Routine is hard. Especially with a family. I never try to write anything when I have my son. He’s a three-year-old and he tries to ride the dog like a horse, so I must be on the ball. It’ll get easier as he gets older. Evenings is usually my time when everyone has settled. I don’t really need quiet as I have music in my ears, so the evening is solely for interruptions. If I know the wife is going out for the afternoon and I’m home (like now) she’ll take the kids to leave me to my own devices. So routine is always changing here, but I’m sure it will get better as time moves on.
What is always your favourite chapter (or part) to write in any of your books, and why?
I always dread writing the big confrontations, or some finales. In the Boy it was the fight in the abandoned subway. It had been playing in my head for weeks and I exactly knew how to play it, but it is always your confidence in yourself to deliver on that scene which sometimes stops you forging ahead. It was recently the same with the finale of Smoker. But I nailed it. Even if you must give yourself days to prepare it’s worth it. Don’t rush. But when you do it, and do it well, it is pure elation.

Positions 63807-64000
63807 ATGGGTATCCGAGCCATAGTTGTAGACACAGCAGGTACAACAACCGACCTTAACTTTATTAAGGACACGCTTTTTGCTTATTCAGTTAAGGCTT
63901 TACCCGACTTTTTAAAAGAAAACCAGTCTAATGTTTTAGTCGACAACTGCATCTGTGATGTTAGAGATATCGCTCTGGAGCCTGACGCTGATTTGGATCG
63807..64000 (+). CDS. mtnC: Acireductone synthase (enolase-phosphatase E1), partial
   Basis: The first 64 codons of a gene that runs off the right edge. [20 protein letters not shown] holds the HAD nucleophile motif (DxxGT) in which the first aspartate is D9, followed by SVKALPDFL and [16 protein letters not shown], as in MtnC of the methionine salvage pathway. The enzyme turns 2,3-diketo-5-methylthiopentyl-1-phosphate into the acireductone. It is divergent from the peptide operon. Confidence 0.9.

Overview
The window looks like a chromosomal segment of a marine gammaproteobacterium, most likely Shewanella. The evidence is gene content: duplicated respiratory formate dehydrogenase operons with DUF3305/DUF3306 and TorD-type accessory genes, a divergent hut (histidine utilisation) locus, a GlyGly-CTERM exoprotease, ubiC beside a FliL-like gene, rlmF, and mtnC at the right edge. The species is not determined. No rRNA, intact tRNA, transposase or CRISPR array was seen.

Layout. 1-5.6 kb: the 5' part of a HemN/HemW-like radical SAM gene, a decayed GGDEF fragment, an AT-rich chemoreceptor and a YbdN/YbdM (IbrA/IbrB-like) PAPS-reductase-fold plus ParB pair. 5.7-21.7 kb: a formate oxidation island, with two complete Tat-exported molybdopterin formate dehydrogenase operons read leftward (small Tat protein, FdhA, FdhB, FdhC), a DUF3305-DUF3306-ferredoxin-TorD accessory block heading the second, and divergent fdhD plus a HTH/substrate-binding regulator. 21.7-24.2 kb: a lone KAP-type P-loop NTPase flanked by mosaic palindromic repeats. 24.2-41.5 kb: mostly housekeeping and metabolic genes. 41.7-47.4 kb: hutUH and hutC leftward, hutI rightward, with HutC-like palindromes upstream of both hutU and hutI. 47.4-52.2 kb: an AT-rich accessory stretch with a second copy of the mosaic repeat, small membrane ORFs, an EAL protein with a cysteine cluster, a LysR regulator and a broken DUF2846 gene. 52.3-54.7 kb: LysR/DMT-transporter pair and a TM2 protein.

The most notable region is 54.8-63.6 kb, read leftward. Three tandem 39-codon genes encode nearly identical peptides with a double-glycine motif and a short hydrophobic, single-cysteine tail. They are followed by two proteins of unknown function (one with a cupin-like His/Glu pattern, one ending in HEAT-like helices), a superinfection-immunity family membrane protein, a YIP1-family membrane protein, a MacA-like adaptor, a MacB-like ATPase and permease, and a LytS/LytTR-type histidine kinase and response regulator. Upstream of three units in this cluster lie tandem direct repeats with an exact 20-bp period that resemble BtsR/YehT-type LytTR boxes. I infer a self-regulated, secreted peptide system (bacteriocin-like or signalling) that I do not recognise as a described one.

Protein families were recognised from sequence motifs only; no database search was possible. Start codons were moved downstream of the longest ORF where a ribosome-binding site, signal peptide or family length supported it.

Did you learn anything from writing your latest book? If so, what was it?
That I can do it again. Write another book. Boy took so long. About four years, on and off. But within those four years we had our daughter, money was tight, and I was diagnosed with depression, so it does take time. But the fact I have done it again is elating.
Are you a plotter or a pantser? A gardener or an architect?
An architect of doom. A plotter of hi-jinks.
If you had to give up either snacks and drinks during writing sessions, or music, which would you find more difficult to say goodbye to?
Which is your favourite season to write in, and why?
I am a baby of Spring. I find it immensely purifying for the soul. Idea’s flow and the sun shines. An excellent balm. Though I am partial to the transition of summer into autumn. But Spring wins, hands down.
It is sometimes difficult to get into the characters we write. How do you go about it?
I always need a doorway in. If I don’t have something to anchor myself to then it is a no show. He could be a cop or a baker, it doesn’t matter, but unless there isn’t an aura of solidarity then it becomes hard. Xindii is a total wanker really, but there is a light within him that anchors me. Doomfinger is a brilliant character in that all he wants to do is sit within the cloisters drinking tea and yet his intellect demands courts and governments. Jake, Jake was easy, he’s me. (smiles)
What are your future project(s)?